- the predominant or prevailing tendency of one's spirits; natural mental and emotional outlook or mood; characteristic attitude: a girl with a pleasant disposition.
- state of mind regarding something; inclination: a disposition to gamble.
- physical inclination or tendency: the disposition of ice to melt when heated.
- arrangement or placing, as of troops or buildings.
- final settlement of a matter.
- bestowal, as by gift or sale.
- power to make decisions about or dispose of a thing; control: funds at one's disposition.
- regulation; management; dispensation: the disposition of God.
Origin of disposition
SynonymsSee more synonyms for on Thesaurus.com
Examples from the Web for disposition
The first is conscientiousness, which entails a disposition to be diligent, organized, and responsible.How to Live Forever
July 29, 2009
Twin and adoption studies have revealed that a disposition toward suicidal behavior is partially heritable.Is There a Suicide Gene?
March 24, 2009
He had evinced not the least sign of any disposition even to criticise.The Spenders
Harry Leon Wilson
It has doubly convinced me of the excellency of your mind, and of the honour of your disposition.Clarissa, Volume 1 (of 9)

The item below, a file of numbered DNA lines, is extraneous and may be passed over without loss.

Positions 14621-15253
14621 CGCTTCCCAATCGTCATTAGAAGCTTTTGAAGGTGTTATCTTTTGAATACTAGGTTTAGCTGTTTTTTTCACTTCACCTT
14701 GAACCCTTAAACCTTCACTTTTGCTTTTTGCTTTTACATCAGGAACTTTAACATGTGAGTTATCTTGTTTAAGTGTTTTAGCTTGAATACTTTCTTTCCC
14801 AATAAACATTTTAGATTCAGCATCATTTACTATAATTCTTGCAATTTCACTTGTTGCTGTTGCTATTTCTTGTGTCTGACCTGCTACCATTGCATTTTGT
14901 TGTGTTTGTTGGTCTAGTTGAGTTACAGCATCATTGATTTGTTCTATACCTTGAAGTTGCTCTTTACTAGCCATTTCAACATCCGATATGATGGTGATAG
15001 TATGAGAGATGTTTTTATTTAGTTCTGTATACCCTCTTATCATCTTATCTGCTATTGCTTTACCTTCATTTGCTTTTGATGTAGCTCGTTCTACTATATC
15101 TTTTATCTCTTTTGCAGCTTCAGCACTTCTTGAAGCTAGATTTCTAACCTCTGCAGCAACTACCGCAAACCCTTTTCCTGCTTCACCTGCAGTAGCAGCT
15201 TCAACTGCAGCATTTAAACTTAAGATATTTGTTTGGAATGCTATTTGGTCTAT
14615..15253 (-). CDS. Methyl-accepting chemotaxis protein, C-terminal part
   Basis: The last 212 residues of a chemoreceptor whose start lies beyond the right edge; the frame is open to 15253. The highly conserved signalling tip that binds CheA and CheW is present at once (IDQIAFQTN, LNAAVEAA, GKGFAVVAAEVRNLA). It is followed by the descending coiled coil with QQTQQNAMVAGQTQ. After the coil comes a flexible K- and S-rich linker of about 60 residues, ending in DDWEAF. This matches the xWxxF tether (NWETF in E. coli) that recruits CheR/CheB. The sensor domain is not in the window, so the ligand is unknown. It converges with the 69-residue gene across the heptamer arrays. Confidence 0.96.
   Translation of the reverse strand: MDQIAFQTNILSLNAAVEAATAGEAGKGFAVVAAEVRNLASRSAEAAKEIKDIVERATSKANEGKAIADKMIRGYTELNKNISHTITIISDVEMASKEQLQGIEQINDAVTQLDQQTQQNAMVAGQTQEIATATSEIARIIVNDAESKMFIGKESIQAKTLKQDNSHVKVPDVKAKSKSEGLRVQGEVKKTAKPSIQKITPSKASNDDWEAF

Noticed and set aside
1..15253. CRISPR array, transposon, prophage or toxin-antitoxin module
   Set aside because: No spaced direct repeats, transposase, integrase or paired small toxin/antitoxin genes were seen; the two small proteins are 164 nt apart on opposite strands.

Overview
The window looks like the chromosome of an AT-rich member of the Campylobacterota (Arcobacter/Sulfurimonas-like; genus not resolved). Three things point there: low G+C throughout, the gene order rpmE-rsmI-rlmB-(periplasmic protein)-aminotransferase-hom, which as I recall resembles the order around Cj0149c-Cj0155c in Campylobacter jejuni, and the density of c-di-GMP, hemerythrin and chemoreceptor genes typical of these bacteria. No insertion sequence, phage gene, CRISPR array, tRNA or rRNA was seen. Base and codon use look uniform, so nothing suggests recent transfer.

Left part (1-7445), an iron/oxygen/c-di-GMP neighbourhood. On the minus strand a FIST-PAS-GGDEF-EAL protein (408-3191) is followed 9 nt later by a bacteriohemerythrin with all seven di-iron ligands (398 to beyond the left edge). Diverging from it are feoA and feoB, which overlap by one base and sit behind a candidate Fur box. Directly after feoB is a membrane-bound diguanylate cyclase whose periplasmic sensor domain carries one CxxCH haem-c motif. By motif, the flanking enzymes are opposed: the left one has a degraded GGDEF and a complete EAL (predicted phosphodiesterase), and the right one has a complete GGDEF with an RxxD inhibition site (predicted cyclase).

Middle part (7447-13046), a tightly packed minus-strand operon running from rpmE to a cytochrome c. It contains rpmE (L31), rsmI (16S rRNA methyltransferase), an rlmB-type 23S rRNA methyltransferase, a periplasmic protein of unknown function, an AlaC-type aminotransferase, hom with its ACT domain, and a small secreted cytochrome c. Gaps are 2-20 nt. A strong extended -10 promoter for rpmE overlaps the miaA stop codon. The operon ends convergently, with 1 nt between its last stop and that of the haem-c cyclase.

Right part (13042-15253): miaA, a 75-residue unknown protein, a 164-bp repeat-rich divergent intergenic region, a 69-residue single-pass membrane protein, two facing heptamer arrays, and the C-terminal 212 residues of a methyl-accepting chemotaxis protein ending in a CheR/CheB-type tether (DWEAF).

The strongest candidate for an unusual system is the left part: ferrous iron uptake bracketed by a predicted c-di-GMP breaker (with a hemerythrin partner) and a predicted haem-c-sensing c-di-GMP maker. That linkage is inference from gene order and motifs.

At the edge of the camp he paused to take in its disposition.The Leopard Woman
Stewart Edward White
The disposition to walk swiftly, which before had been a controlling thing, was gone.In the Valley
Knowing what human nature is, we cannot wonder at this disposition, culpable as it was.Female Scripture Biographies, Vol. I
Francis Augustus Cox
- a person's usual temperament or frame of mind
- a natural or acquired tendency, inclination, or habit in a person or thing
- another word for disposal (def. 2), disposal (def. 3), disposal (def. 4), disposal (def. 5)
- philosophy logic a property that consists not in the present state of an object, but in its propensity to change in a certain way under certain conditions, as brittleness which consists in the propensity to break when struckCompare occurrent
- archaic manner of placing or arranging
Word Origin and History for disposition
late 14c., "ordering, management," also "tendency of mind," from Old French disposicion (12c.) "arrangement, order; mood, state of mind," from Latin dispositionem (nominative dispositio) "arrangement, management," noun of action from past participle stem of disponere "to put in order, arrange" (see dispose). References to "temperament" (late 14c. in English) are from astrological use of the word for "position of a planet as a determining influence."